Bob Parlee takes an idea for a bicycle and turns it into an international phenomenon. By Alexandra Pecci. Photography by Joel Laino.
Bicycle designer Bob Parlee might tell you that he never really went to school; that he just enjoys building things and figuring them out. But then his wife Isabel is likely to interject.
“You understate your talents,” she says, tilting her head toward her husband. They’re both wearing jeans, leaning back into swivel office chairs, exuding an easy, casual friendliness. “He’s incredibly talented at making things and fixing things, seeing how things work, and coming up with really good solutions,” she says.
Among cycling’s in-crowd, the carbon fiber bicycle frames that come out of Parlee Cycles’ Peabody plant represent the pinnacle of performance. Since they incorporated in 2000, co-owners Bob and Isabel, both 56, have been building their company “one bike at a time.”
Before hitting the pavement in the bicycle industry, Bob was a boat builder who researched aerodynamics and created custom boats and high-tech racing sailboats, power boats, and wind surfers. He was also an avid cyclist.
“Not a very good one,” he says, customarily modest. “I didn’t go out there and try to win races or anything. I did it because I enjoyed racing.” The deeper he got into cycling, the harder he looked for a better bike and finally decided to build one himself. “I just felt that you could get more out of a bike than what was available,” he says. “It was a personal endeavor but with a desire to create a business from it.”
Using his boat-building knowledge and aerodynamics research, Bob teamed with Woburn-based engineering company KaZak Composites, which gave him space in its shop and use of its equipment. There, he learned the ins and outs of carbon fiber and how to create the molds needed to make bike frame tubing. The result was the Z1, the first in a line of customizable and stock bicycles that have been called works of art by the people who ride them. They are simple, clean, and efficient designs that achieve cycling’s ideal combination of comfort, speed, and stiffness. The strong, lightweight, and durable carbon fiber frames don’t flex the way metal does and help dampen road vibrations.
“There’s this power transfer that’s complete,” Isabel says. “You feel like you have a complete mechanical advantage. Every ounce of energy goes into forward movement.”
With tweaks to the basic design, the company creates frames for different types of cycling, whether riders are racing their bikes or using them for commuting to work. Parlee manufactures both stock frames and custom frames, the latter of which allows riders to tailor bikes to their own bodies and preferences.
“There’s a lot of science in the sizing and the fitting of the bikes right now that addresses not just your height, but also your experience level and your medical history, [such as] whether you have a bad back,” says Parlee Sales and Marketing Director Tom Rodi. “You can adjust for if you have two dissimilar length legs,” he adds.
Parlee can also customize its bikes for ride quality—something it says most other manufacturers can’t do—by mixing and matching the tubes used on the frames to make them stiffer, lighter, and smoother to ride. Parlee can also beef up the tubes and joints for really hard riders.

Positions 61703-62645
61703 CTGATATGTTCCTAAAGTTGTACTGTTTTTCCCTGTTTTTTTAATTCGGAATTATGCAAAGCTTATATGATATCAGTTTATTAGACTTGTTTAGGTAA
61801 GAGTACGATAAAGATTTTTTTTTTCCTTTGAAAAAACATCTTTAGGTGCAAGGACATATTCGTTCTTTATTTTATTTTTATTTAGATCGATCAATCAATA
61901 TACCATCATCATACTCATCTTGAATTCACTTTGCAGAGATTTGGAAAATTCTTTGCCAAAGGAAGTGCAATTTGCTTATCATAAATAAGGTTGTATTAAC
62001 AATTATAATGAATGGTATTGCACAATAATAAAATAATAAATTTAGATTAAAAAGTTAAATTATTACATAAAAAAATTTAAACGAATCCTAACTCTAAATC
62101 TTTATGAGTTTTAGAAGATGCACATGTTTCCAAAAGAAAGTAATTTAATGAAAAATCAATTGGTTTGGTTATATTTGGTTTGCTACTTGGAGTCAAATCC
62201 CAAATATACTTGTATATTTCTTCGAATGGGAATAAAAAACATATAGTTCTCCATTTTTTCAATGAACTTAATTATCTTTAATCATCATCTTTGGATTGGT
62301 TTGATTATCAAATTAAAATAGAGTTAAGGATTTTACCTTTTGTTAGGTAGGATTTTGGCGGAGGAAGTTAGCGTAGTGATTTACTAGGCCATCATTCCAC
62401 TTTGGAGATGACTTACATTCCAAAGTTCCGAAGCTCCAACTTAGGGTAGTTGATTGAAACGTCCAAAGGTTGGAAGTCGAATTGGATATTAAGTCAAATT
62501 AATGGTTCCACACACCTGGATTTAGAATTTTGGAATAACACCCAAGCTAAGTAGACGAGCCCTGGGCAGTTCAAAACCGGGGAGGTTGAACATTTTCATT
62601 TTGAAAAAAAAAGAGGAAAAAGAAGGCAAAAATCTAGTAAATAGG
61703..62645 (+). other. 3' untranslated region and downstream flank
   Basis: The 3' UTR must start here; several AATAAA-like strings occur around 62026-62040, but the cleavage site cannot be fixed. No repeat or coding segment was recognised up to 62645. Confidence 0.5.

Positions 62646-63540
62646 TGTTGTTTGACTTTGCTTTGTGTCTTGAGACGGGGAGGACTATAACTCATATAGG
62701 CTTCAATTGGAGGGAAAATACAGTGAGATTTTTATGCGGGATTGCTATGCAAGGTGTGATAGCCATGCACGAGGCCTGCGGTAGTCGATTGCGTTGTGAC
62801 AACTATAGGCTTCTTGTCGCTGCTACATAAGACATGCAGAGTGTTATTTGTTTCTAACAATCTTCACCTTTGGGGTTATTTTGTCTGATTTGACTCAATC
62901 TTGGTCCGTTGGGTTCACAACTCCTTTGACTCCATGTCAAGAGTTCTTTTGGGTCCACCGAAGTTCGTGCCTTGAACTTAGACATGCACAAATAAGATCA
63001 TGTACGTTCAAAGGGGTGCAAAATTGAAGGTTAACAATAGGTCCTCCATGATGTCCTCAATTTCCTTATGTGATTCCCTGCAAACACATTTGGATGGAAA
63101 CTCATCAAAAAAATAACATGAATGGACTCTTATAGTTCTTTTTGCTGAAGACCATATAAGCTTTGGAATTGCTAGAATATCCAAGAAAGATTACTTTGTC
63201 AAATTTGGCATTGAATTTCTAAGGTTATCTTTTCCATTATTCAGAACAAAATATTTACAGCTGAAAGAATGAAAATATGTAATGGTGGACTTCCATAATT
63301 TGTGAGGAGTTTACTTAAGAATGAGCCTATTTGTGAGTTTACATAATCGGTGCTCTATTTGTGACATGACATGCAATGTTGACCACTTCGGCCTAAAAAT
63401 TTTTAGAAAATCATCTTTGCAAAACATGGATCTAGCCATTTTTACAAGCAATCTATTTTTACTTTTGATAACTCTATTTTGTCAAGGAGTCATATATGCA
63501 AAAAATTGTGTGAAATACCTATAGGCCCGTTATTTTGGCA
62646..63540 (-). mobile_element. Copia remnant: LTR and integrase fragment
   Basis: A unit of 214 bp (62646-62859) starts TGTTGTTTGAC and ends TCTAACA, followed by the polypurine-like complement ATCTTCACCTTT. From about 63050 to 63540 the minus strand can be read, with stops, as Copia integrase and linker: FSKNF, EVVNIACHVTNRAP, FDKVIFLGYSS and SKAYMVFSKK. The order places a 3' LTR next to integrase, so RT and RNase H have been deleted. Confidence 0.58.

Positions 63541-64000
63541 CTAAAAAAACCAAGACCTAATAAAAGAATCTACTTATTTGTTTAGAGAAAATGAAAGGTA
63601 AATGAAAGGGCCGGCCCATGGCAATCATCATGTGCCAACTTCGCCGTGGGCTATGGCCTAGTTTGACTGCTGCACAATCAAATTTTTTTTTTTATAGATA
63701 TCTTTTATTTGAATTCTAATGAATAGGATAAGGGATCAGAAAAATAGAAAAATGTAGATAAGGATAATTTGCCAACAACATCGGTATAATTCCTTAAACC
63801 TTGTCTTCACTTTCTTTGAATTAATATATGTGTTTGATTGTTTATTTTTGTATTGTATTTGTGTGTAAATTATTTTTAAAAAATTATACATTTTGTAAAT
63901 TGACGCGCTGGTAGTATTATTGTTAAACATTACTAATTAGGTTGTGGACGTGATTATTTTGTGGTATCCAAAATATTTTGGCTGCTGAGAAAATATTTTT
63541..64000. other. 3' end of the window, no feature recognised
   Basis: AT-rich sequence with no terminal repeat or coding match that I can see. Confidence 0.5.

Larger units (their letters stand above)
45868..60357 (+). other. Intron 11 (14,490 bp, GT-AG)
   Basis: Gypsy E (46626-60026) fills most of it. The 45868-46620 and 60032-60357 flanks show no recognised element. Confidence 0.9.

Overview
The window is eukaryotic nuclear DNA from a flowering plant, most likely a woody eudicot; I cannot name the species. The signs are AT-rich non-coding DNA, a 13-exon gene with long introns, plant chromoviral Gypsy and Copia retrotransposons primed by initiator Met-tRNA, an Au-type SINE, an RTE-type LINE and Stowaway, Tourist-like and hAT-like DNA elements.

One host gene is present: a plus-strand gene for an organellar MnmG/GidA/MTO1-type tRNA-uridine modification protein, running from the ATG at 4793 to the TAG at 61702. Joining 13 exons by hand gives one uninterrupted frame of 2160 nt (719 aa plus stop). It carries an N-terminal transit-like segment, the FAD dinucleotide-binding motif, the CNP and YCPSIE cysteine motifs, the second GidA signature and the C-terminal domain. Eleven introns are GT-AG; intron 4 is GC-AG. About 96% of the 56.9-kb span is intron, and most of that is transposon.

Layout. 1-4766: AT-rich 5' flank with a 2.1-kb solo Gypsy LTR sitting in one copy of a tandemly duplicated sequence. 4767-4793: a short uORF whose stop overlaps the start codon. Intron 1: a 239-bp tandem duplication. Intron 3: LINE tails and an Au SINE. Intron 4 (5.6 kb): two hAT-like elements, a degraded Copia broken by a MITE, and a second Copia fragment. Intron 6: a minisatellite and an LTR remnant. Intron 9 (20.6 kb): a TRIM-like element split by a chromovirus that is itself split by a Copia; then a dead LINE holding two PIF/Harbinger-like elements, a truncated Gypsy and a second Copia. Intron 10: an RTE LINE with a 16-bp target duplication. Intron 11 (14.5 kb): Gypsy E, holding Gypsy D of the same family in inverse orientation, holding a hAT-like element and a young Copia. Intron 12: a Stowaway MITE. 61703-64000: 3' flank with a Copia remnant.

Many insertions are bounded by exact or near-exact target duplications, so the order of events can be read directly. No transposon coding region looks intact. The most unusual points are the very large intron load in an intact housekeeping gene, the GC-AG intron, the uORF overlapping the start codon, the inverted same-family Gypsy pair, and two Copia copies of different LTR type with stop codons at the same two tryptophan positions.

“Our molds are designed so that there’s some flexibility in them that makes it so we don’t have to reinvent the wheel every time we want to change the geometry of a frame,” Isabel says. As a result, Parlee works closely with its dealers, which provide measurements and specifications of individual riders in order to make the custom frames. One of those dealers is Peabody-based Fit Werx, a shop that’s in such close proximity to the Parlee factory that co-owner Marty Miserandino often takes customers there to see their bikes being made.
“There are times when we’ll walk customers right over to them,” says Miserandino. “They can see their bike in the build process or going into the paint booth or something like that; they’re just so excited.”
In addition to incorporating the frame to perfectly suit a rider’s body, Parlee bikes can also be tricked out with custom finishes, decals, etching, and painted lettering. All that customization means that Parlee bike frames don’t come cheap, with prices ranging from $2,900 to $9,000 and with the average custom frame coming in at around $6,000. The combination of a bad economy and a high-end product line might have been a lethal one for a relatively young company, but Bob says that Parlee recently has seen record sales, and die-hard cyclists say the bikes are worth the cost.
“I think people recognize that we build an exceptional product. There’s a lot of thought that goes into what is going to make this a great bike,” Bob says.
Parlee riders range from avid amateurs to professional racing teams. “We’ve had some of the top pros in the world riding our bikes,” Bob says. Olympic gold medalist and Marblehead native Tyler Hamilton is among them.
“I rode the bike to a second place finish at the 2002 Giro d’Italia,” Hamilton says. “It was fantastic. At the time, it was the biggest result of my career.” Hamilton, who says he has several Parlee bikes in the garage of his Cambridge home, also rode a Parlee bike for the Mt. Washington Auto Road Bicycle Hill Climb, “which is 7.6 miles basically straight uphill to the top of Mt. Washington,” he says. “Bob built me a special bike just for that.”
Hamilton feels a special affinity toward Parlee, having been born on the North Shore just like the company’s owner, and enjoys supporting a local business that was built from the ground up. But in the end, it all comes back to performance.